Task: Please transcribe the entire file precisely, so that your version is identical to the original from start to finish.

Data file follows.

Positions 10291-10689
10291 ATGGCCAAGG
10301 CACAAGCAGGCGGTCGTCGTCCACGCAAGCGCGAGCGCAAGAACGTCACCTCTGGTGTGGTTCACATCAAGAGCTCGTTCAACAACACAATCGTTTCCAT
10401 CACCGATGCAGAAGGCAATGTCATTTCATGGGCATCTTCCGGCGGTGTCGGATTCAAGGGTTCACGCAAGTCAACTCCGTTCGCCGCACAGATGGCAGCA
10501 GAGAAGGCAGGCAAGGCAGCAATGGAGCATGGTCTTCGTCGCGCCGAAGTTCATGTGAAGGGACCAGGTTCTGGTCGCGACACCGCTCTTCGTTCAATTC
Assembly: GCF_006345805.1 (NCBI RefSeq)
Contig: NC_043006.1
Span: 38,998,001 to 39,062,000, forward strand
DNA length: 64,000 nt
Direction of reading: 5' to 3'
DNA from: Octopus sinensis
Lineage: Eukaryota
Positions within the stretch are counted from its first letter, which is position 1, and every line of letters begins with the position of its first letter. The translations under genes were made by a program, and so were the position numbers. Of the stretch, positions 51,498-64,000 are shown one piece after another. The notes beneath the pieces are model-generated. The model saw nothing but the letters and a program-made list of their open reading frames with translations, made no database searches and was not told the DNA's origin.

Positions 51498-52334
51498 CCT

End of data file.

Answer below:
Positions 10291-10689
10291 ATGGCCAAGG
10301 CACAAGCAGGCGGTCGTCGTCCACGCAAGCGCGAGCGCAAGAACGTCACCTCTGGTGTGGTTCACATCAAGAGCTCGTTCAACAACACAATCGTTTCCAT
10401 CACCGATGCAGAAGGCAATGTCATTTCATGGGCATCTTCCGGCGGTGTCGGATTCAAGGGTTCACGCAAGTCAACTCCGTTCGCCGCACAGATGGCAGCA
10501 GAGAAGGCAGGCAAGGCAGCAATGGAGCATGGTCTTCGTCGCGCCGAAGTTCATGTGAAGGGACCAGGTTCTGGTCGCGACACCGCTCTTCGTTCAATTC
Assembly: GCF_006345805.1 (NCBI RefSeq)
Contig: NC_043006.1
Span: 38,998,001 to 39,062,000, forward strand
DNA length: 64,000 nt
Direction of reading: 5' to 3'
DNA from: Octopus sinensis
Lineage: Eukaryota
Positions within the stretch are counted from its first letter, which is position 1, and every line of letters begins with the position of its first letter. The translations under genes were made by a program, and so were the position numbers. Of the stretch, positions 51,498-64,000 are shown one piece after another. The notes beneath the pieces are model-generated. The model saw nothing but the letters and a program-made list of their open reading frames with translations, made no database searches and was not told the DNA's origin.

Positions 51498-52334
51498 CCT